Here we provide excerpts from the Rules voted at the 1872 congress of the First International which established the powers of the General Council, which sections would be recognized and which not, i.e. expelled. There was a special section on the expulsion of Bakunin and his organization because "the secret Alliance was established with rules entirely opposed to those of the International."
Appendix: I. Resolution Relating to the General Rules
The following article which resumes the contents of Resolution IX of the Conference of London (September 1871) to be inserted in the Rules after Article 7, viz.: ‑
Article 7a -- In its struggle against the collective power of the propertied classes, the working class cannot act as a class except by constituting itself into a political party, distinct from, and opposed to all old parties formed by the propertied classes.
This constitution of the working class into a political party is indispensable in order to insure the triumph of the social revolution, and of its ultimate end, the abolition of classes.
The combination of forces which the working class has already effected by its economical struggles ought, at the same time, to serve as a lever for its struggles against the political power of landlords and capitalists.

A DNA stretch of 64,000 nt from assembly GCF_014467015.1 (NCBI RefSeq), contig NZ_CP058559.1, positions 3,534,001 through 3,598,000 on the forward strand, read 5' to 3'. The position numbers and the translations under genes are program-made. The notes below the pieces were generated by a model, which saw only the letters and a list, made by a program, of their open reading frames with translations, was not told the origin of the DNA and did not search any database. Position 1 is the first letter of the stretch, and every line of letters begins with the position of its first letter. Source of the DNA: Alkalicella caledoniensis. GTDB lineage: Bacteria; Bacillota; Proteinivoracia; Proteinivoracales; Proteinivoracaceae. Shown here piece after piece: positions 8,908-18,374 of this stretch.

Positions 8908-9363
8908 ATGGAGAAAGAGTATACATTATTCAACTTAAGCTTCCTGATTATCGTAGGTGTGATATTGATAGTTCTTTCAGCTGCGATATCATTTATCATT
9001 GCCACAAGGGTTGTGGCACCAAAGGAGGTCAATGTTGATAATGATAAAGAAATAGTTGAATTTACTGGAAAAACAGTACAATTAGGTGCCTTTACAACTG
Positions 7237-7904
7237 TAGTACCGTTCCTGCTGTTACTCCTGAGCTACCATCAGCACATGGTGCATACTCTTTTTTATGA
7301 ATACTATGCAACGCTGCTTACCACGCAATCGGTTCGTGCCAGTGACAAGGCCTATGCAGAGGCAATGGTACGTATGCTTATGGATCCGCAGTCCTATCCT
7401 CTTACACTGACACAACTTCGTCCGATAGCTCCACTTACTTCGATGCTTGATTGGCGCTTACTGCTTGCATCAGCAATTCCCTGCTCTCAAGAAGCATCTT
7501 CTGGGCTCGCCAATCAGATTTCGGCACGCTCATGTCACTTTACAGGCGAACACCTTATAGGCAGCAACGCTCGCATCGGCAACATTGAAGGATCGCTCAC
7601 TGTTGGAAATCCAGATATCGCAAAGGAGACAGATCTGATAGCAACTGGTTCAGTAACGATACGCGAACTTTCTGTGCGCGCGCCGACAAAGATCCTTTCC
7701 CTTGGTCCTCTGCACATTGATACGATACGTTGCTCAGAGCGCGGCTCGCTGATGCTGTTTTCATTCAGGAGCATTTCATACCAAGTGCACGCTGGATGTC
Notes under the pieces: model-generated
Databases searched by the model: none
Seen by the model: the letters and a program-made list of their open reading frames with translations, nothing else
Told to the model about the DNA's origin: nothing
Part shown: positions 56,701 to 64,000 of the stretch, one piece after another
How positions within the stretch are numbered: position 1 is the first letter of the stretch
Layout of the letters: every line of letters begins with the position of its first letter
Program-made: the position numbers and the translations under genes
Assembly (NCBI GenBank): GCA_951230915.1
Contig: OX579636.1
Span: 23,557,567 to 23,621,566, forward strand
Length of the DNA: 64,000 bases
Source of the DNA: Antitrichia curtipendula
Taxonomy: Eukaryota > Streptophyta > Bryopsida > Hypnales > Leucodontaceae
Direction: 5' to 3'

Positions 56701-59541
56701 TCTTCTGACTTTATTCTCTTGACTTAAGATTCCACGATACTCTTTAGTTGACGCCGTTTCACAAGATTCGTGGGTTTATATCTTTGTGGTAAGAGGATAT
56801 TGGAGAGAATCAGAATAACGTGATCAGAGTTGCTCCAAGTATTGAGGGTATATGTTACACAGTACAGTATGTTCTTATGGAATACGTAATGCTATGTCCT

The lords of land and the lords of capital will always use their political privileges for the defence and perpetuation of their economical monopolies, and for the enslavement of labour. The conquest of political power has therefore become the great duty of the working class.”
II. Resolutions Relating to the Administrative Regulations
1. Powers of the General Council.
Articles II, 2 and 6 have been replaced by the following articles: ‑
"Article 2. ‑ The General Council is bound to execute the Congress Resolutions, and to take care that in every country the principles and the General Rules and Regulations of the International are strictly observed.
"Article 6. ‑ The General Council has also the right to suspend Branches, Sections, Federal Councils or committees, and federations of the International, till the meeting of the next Congress.
"Nevertheless, in the case of sections belonging to a federation, the General Council will exercise this right only after having consulted the respective Federal Council.
"In the case of the dissolution of a Federal Council, the General Council shall, at the same time, call upon the Sections of the respective Federation to elect a new Federal Council within 30 days at most.